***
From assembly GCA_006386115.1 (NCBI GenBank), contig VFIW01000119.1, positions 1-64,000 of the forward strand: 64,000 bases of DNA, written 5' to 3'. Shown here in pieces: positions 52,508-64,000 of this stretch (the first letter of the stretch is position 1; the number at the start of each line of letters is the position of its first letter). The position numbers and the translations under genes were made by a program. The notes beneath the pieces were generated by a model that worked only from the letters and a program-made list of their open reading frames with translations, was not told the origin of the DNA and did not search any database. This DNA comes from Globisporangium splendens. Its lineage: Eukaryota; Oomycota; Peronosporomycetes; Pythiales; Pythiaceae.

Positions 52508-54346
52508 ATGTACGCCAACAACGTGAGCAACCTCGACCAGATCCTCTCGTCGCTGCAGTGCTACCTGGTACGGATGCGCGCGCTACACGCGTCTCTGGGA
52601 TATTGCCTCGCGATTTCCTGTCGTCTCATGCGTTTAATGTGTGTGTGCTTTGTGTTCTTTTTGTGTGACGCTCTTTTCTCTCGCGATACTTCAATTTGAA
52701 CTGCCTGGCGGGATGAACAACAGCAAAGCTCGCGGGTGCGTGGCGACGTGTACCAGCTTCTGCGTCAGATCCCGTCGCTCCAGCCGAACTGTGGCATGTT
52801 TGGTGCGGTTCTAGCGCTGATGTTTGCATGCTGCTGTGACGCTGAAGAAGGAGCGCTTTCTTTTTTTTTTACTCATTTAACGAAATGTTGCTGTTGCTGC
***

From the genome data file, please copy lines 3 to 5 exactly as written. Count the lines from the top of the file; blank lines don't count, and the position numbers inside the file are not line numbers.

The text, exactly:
52508 ATGTACGCCAACAACGTGAGCAACCTCGACCAGATCCTCTCGTCGCTGCAGTGCTACCTGGTACGGATGCGCGCGCTACACGCGTCTCTGGGA
52601 TATTGCCTCGCGATTTCCTGTCGTCTCATGCGTTTAATGTGTGTGTGCTTTGTGTTCTTTTTGTGTGACGCTCTTTTCTCTCGCGATACTTCAATTTGAA
52701 CTGCCTGGCGGGATGAACAACAGCAAAGCTCGCGGGTGCGTGGCGACGTGTACCAGCTTCTGCGTCAGATCCCGTCGCTCCAGCCGAACTGTGGCATGTT